Dodgers dispute isn't the city's business

To the editor: The dispute involving Time Warner Cable and other broadcast outlets about how much they will pay TWC to carry Dodger games is a private business matter. The city of Los Angeles has no vital stake in the matter. ("Garcetti asks FCC to eye impasse," Business, Aug. 26)

If the citizens of Los Angeles were strongly motivated to watch Dodgers games on television, they would write to their cable and satellite providers to demand the service or cancel their subscriptions.


The new owners of the Dodgers are shrewd businessmen who paid too much for the team because they knew that some other cable system would pay too much for the broadcast rights. Right now, TWC is still looking for someone to rescue it from having overpaid the Dodgers. The mayor and the FCC should not be helping TWC do that.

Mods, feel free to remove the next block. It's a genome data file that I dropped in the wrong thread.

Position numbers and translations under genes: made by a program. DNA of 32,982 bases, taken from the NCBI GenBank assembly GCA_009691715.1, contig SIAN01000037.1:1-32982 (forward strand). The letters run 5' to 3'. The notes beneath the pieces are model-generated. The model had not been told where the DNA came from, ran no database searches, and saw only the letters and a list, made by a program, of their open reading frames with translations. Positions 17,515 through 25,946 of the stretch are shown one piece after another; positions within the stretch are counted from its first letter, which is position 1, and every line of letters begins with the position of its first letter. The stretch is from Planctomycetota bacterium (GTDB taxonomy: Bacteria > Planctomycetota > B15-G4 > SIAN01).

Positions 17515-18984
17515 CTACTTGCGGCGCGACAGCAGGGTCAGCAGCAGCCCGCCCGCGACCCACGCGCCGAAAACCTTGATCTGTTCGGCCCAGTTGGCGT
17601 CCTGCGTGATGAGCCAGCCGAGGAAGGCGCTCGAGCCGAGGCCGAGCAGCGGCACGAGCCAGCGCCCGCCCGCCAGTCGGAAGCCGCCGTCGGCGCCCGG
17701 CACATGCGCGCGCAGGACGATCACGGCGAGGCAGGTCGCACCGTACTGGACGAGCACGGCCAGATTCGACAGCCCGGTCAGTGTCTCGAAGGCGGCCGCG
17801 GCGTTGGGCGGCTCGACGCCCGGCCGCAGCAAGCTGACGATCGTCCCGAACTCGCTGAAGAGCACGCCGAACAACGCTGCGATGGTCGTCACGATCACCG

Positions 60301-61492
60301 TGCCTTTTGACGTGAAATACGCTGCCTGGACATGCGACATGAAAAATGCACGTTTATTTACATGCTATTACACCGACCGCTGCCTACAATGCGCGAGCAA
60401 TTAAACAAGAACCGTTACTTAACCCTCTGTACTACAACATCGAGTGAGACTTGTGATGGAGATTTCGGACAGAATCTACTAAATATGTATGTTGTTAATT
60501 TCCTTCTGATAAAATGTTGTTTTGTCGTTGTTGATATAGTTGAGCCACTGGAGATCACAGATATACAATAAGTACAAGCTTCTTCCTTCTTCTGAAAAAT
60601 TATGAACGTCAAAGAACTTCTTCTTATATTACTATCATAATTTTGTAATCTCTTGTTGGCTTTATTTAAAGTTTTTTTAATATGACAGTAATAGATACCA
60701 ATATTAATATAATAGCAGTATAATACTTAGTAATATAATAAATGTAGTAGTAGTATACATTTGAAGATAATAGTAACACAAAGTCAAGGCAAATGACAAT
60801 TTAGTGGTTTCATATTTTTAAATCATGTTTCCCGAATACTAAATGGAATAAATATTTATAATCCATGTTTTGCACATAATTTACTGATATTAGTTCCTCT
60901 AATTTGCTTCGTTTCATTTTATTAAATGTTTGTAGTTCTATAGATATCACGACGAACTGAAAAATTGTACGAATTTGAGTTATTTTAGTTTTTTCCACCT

Sooner or later, market forces will lead to the negotiation of a reasonable price.

Michael E. Mahler, Los Angeles


To the editor: The Dodgers are a key part of the city, as the mayor has said. The Dodgers also signed the contract with Time Warner Cable so that they, the Dodgers, could make more money.

The Dodgers had to know that Time Warner Cable was going to charge Dodgers fans more money to view them on TV. It is the Dodgers who chose money over their fans and the residents of L.A.

This is not a problem for the FCC. The problem is the greed of Time Warner Cable and, especially, the greed of the Dodgers.

George Wolkon, Pacific Palisades

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